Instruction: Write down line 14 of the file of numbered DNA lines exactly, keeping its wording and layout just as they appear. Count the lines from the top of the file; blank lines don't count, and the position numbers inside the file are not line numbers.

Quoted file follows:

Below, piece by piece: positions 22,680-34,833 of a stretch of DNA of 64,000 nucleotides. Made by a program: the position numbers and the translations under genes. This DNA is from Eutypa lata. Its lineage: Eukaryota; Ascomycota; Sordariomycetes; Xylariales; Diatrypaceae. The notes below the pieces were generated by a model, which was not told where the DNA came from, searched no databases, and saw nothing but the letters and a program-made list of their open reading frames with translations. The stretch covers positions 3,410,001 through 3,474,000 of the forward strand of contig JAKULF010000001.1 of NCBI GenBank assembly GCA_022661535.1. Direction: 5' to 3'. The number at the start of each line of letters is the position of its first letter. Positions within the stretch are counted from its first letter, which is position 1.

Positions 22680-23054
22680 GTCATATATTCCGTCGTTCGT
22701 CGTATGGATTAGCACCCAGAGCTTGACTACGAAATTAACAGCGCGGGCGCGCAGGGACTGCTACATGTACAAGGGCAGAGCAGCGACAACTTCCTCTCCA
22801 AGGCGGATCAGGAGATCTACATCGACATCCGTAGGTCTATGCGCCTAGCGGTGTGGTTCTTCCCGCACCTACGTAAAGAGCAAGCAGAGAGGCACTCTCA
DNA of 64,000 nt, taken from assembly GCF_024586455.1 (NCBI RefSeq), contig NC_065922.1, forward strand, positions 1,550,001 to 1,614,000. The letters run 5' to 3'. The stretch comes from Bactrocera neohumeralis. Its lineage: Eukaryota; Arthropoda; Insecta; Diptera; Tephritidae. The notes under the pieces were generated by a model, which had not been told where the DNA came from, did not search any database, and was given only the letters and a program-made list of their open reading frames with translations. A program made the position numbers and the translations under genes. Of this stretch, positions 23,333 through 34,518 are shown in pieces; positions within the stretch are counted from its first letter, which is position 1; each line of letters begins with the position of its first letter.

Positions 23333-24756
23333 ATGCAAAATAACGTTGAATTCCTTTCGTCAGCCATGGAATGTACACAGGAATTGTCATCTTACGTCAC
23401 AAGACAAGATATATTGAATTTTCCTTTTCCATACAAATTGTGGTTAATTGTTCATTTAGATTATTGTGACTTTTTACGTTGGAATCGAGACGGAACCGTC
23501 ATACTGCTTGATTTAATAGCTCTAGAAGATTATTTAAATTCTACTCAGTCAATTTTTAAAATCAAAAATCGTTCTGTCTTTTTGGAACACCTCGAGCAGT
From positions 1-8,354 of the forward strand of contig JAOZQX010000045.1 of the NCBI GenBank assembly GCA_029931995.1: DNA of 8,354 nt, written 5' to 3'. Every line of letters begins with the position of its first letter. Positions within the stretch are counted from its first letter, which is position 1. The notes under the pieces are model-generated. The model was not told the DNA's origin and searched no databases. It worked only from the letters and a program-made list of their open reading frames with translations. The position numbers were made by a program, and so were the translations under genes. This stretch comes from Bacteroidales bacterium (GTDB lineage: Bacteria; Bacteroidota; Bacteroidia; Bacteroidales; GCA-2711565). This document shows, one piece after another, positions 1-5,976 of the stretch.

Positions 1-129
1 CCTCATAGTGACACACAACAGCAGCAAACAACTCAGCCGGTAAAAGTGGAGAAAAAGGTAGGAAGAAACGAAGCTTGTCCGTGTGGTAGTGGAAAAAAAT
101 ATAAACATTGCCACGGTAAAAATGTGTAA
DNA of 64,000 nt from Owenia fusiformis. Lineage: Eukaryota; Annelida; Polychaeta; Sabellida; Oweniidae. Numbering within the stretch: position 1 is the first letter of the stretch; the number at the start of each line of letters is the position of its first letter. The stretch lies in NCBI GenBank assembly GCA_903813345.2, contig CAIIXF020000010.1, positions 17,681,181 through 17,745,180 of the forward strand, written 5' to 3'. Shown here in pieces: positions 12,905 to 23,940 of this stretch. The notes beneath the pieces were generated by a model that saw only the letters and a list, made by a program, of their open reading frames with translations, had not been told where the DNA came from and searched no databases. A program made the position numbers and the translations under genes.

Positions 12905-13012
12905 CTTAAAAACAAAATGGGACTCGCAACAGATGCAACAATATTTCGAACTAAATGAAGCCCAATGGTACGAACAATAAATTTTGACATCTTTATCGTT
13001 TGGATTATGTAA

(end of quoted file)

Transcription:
101 ATAAACATTGCCACGGTAAAAATGTGTAA